I have a couple of lingering questions I always ponder when I come across these topics. I sure someone here can answer them for me and would provide stimulating conversation.
Why does some vessels like crew boats and other smaller craft don’t have an IMO number yet some do? Is an IMO number issued or requested? does it make any difference in insurance coverage or stuff like that?
How can a tug company rate their tug’s horsepower so high when I know darn well the engines have half the HP of what they say?
The answer to question #2 is pretty much just a Cajun thing on the left/right coasts it’s true to form as far as power goes. I guess down in the gulf if it’s got nozzles and it’s 4,000hp they consider it more hp because of the increased pull you would get from the nozzles so most of the time it seems it’s “hypothetical horsepower”
Regarding #2. It is based upon two trains of thought.
The first is customers demand a boat with X,XXX HP. By damned the boat the office wants to market is somehow ‘rated’ at that number. How this happens is typical. Some office schmuck totals up all the engines on the tug ( MEs, gensets, washer dryer, radar scanner, etc etc) then rounds UP to the nearest thousand, then adds a thousand for mathematical errors, then adds another grand forknozzle bollard pull.
THAT is how HP ratings are assessed. (in the uninspected world of tugboats)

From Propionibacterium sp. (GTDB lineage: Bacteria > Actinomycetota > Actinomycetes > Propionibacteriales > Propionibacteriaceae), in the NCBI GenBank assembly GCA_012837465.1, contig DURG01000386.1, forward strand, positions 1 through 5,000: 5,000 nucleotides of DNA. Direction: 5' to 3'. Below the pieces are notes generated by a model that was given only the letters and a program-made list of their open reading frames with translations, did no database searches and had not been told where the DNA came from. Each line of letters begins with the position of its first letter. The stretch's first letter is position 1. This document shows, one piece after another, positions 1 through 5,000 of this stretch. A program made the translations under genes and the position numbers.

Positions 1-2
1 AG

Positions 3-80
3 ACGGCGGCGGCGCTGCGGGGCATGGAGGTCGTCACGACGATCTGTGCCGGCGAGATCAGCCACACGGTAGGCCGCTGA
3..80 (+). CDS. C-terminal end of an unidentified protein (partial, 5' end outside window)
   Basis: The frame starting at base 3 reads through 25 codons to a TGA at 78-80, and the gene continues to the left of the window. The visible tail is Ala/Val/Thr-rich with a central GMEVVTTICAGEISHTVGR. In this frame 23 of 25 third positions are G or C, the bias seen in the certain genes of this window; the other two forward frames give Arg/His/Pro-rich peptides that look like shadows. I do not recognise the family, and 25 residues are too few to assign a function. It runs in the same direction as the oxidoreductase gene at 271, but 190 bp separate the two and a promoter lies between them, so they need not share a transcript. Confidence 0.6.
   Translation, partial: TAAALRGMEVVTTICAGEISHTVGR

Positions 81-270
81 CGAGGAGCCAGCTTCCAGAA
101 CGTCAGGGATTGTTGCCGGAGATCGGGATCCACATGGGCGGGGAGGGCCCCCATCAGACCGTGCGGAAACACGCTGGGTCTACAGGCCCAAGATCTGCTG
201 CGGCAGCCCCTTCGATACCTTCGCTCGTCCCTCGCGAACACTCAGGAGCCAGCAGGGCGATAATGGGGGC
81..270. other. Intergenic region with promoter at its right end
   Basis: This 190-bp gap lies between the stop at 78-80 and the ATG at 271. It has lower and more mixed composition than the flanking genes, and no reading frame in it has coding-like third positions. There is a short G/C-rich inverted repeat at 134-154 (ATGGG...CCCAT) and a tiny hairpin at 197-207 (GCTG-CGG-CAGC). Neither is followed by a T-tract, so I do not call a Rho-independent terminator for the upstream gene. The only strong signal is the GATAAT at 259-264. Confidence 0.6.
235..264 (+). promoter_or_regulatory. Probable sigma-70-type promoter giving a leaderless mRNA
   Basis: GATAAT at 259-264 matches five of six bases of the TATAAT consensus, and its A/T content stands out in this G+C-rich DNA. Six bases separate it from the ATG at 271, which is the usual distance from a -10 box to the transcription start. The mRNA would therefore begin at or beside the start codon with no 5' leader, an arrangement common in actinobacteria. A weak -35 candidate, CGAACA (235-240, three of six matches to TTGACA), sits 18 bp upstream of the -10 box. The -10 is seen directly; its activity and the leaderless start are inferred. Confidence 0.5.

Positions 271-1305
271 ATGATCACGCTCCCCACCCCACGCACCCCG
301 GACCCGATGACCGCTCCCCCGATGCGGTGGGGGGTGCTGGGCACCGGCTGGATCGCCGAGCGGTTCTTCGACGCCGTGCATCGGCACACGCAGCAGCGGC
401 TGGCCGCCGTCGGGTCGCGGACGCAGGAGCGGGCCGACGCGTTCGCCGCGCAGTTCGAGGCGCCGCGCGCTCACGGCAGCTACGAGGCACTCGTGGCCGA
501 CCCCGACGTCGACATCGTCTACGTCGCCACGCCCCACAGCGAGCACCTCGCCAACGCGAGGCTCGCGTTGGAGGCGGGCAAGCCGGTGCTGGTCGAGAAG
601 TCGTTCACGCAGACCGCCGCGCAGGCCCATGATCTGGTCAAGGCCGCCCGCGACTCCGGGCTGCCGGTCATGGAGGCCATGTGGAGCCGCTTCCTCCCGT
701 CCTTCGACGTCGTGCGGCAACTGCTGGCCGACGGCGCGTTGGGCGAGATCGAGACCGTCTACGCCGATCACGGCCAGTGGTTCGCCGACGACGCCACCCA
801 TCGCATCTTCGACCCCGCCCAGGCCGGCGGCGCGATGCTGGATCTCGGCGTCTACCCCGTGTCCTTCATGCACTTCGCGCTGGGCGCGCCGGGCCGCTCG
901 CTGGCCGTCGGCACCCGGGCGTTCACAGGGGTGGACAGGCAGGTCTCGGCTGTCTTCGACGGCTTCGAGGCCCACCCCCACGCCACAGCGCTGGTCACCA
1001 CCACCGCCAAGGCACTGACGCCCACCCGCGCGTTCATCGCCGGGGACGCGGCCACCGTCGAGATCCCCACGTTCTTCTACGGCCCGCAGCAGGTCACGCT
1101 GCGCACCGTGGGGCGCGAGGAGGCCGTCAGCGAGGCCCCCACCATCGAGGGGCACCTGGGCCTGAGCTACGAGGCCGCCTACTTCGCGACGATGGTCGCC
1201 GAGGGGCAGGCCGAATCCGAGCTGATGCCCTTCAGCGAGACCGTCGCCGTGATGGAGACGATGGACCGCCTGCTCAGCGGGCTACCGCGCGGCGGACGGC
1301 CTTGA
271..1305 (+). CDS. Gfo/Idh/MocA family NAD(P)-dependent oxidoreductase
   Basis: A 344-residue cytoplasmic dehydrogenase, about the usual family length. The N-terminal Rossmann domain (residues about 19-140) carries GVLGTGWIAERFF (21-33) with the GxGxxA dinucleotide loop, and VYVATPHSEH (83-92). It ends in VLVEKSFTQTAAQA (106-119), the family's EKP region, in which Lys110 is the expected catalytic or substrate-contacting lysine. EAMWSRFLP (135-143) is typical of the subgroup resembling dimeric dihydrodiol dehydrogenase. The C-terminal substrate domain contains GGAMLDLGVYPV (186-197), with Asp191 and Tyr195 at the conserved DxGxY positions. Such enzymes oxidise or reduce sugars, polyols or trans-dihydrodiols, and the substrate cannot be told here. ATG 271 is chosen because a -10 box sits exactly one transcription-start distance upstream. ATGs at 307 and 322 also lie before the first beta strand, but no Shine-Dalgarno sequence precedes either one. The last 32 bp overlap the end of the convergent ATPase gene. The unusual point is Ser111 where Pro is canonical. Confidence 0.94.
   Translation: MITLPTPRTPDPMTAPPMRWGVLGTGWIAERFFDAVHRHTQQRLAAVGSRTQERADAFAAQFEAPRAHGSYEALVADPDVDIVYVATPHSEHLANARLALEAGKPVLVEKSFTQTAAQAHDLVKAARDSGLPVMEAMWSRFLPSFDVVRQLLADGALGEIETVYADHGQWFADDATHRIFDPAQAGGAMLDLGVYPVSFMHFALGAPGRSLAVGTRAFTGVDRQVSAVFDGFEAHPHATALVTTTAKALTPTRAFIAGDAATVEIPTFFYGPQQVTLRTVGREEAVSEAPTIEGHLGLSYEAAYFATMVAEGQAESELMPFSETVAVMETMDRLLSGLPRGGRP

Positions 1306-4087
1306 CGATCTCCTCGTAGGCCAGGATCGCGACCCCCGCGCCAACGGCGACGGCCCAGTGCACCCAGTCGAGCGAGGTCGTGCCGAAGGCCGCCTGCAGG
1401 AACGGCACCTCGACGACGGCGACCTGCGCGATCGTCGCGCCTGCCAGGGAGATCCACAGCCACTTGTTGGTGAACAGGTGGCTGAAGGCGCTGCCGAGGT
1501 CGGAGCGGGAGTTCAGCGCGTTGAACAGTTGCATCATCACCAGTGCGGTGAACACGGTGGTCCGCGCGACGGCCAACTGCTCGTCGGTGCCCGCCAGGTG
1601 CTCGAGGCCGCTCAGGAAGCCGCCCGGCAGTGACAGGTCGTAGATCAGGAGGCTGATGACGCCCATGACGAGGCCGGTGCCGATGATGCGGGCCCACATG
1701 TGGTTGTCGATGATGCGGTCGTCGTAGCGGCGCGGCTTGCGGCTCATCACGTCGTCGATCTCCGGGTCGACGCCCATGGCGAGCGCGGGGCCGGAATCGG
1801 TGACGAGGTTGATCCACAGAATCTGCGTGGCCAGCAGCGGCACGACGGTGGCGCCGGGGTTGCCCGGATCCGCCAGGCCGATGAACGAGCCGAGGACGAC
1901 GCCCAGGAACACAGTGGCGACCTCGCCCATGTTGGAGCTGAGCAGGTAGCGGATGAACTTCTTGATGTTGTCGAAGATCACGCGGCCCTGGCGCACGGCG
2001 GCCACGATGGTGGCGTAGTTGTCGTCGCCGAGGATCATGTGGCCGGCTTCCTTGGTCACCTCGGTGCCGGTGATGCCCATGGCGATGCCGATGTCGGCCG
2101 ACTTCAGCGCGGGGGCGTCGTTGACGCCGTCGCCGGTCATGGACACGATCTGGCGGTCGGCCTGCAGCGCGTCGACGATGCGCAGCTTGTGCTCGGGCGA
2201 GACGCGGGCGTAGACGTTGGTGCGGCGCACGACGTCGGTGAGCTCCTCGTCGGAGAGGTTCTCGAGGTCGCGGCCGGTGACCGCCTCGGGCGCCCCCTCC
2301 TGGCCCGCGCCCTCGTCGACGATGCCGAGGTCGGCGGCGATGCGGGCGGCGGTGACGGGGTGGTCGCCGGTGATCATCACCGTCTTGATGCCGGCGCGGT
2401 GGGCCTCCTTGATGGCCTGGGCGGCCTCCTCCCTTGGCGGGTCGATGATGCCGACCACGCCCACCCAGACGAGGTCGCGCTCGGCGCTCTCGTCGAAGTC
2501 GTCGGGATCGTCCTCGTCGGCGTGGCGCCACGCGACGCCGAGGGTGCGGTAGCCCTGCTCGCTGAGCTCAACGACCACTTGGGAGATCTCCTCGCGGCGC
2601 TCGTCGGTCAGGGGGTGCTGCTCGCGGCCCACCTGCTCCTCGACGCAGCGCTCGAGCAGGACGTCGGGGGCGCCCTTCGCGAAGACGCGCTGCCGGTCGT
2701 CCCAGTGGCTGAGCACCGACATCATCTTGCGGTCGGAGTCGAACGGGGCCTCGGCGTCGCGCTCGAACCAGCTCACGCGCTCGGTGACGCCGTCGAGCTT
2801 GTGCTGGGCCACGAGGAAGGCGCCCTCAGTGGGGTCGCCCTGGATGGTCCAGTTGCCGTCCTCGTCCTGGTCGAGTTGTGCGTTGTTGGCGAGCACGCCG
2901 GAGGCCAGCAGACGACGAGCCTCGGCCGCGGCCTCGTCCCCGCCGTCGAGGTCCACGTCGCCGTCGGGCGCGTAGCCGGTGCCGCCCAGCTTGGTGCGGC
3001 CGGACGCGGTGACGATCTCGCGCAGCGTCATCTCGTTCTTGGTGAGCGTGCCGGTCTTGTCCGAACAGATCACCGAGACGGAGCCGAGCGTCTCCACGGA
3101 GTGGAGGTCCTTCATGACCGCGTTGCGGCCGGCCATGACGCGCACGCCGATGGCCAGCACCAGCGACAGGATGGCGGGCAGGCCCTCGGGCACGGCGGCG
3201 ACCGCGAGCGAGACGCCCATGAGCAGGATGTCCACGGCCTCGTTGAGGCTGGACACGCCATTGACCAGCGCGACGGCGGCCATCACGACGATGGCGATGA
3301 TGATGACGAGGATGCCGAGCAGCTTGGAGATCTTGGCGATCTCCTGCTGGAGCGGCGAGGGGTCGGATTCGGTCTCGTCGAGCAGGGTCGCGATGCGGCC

The freaking absolute best is the charterers are so fucking stupid they can’t figure this out! I believe it is Botruc that lists a triple screw cat boat at 8,000 HP and it. Has three 1800 HP (at best) engines in it!
The second is: On vessels that are classed, and actually have oversight (Solas, ABS, DNV etc) class societies actually determine this with input from the owner. There are some vessels that actually have lower numbers to keep below certain threshholds for manning and equipment reasons.
On my vessel for instance, I have genuine 4300 HP, but on each and every document she is listed at 4,000. Why? Because if it was rated over 4,000 it would fall under a different equipment requirement guideline. BUT, ABS and the office agreed on that number so away we go.
To answer question #1, a IMO number is required by SOLAS Regulation XI/3. Every propelled seagoing vessel over 100 Gross Tons is assigned a IMO number when the keel is laid. So the crewboats and smaller craft you refer to are all probably under 100 Gross Tons. There are a few other exceptions to the regulation such as fishing vessels, yachts, warships, etc.
[QUOTE=rshrew;80048]The answer to question #2 is pretty much just a Cajun thing on the left/right coasts it’s true to form as far as power goes. I guess down in the gulf if it’s got nozzles and it’s 4,000hp they consider it more hp because of the increased pull you would get from the nozzles so most of the time it seems it’s “hypothetical horsepower”[/QUOTE]
I didn’t realize Tom Crowley was a coonass. They’ve been calling the Invader class tugs 9000hp from day one.
I primarily heard it called “Advertised HP.” I thought companies in the Gulf started this “liar’s hp” game. As I recall they called it “Gulf rated HP” at one time. They just forced everyone else to follow suit in order to compete. Apparently most of the people who were hiring tugs didn’t know any better and just took whatever they claimed for HP at face value. People who did know better started asking what the engines were and just ignored the advertized hp.